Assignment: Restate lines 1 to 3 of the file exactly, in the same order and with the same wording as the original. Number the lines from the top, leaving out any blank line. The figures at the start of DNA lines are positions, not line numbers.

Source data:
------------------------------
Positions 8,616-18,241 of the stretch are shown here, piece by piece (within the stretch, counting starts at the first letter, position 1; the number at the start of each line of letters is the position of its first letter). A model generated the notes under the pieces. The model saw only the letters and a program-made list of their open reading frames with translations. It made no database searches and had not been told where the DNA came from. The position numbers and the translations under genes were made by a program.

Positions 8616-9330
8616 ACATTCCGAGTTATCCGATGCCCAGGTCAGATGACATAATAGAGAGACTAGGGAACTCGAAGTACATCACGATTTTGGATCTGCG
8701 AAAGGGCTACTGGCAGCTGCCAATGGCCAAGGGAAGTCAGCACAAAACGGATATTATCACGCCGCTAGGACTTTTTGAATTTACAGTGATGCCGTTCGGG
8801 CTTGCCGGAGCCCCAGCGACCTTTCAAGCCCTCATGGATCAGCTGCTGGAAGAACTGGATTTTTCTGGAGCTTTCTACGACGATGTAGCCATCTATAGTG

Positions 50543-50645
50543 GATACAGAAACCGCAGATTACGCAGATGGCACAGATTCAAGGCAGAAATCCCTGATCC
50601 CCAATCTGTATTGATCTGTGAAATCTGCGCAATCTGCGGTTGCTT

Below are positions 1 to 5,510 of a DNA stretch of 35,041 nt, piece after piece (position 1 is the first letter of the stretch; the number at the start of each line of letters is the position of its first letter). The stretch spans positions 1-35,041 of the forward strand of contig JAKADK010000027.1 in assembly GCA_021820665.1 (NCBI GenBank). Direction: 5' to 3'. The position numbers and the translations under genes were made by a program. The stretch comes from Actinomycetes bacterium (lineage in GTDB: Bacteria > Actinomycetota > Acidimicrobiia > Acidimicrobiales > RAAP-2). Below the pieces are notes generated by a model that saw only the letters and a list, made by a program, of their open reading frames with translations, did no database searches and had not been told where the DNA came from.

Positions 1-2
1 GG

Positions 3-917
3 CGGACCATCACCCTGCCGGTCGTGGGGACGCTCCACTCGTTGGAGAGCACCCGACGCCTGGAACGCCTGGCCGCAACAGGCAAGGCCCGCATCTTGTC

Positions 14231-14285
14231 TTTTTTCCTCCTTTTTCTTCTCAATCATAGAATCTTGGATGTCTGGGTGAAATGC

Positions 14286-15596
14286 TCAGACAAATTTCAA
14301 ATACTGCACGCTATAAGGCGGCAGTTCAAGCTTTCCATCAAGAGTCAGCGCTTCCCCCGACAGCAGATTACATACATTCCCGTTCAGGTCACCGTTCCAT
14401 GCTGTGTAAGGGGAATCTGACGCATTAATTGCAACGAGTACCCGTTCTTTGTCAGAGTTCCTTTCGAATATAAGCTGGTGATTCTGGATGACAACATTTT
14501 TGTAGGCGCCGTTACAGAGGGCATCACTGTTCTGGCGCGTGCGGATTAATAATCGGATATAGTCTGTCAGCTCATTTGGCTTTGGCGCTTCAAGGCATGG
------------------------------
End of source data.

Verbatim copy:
Positions 8,616-18,241 of the stretch are shown here, piece by piece (within the stretch, counting starts at the first letter, position 1; the number at the start of each line of letters is the position of its first letter). A model generated the notes under the pieces. The model saw only the letters and a program-made list of their open reading frames with translations. It made no database searches and had not been told where the DNA came from. The position numbers and the translations under genes were made by a program.

Positions 8616-9330
8616 ACATTCCGAGTTATCCGATGCCCAGGTCAGATGACATAATAGAGAGACTAGGGAACTCGAAGTACATCACGATTTTGGATCTGCG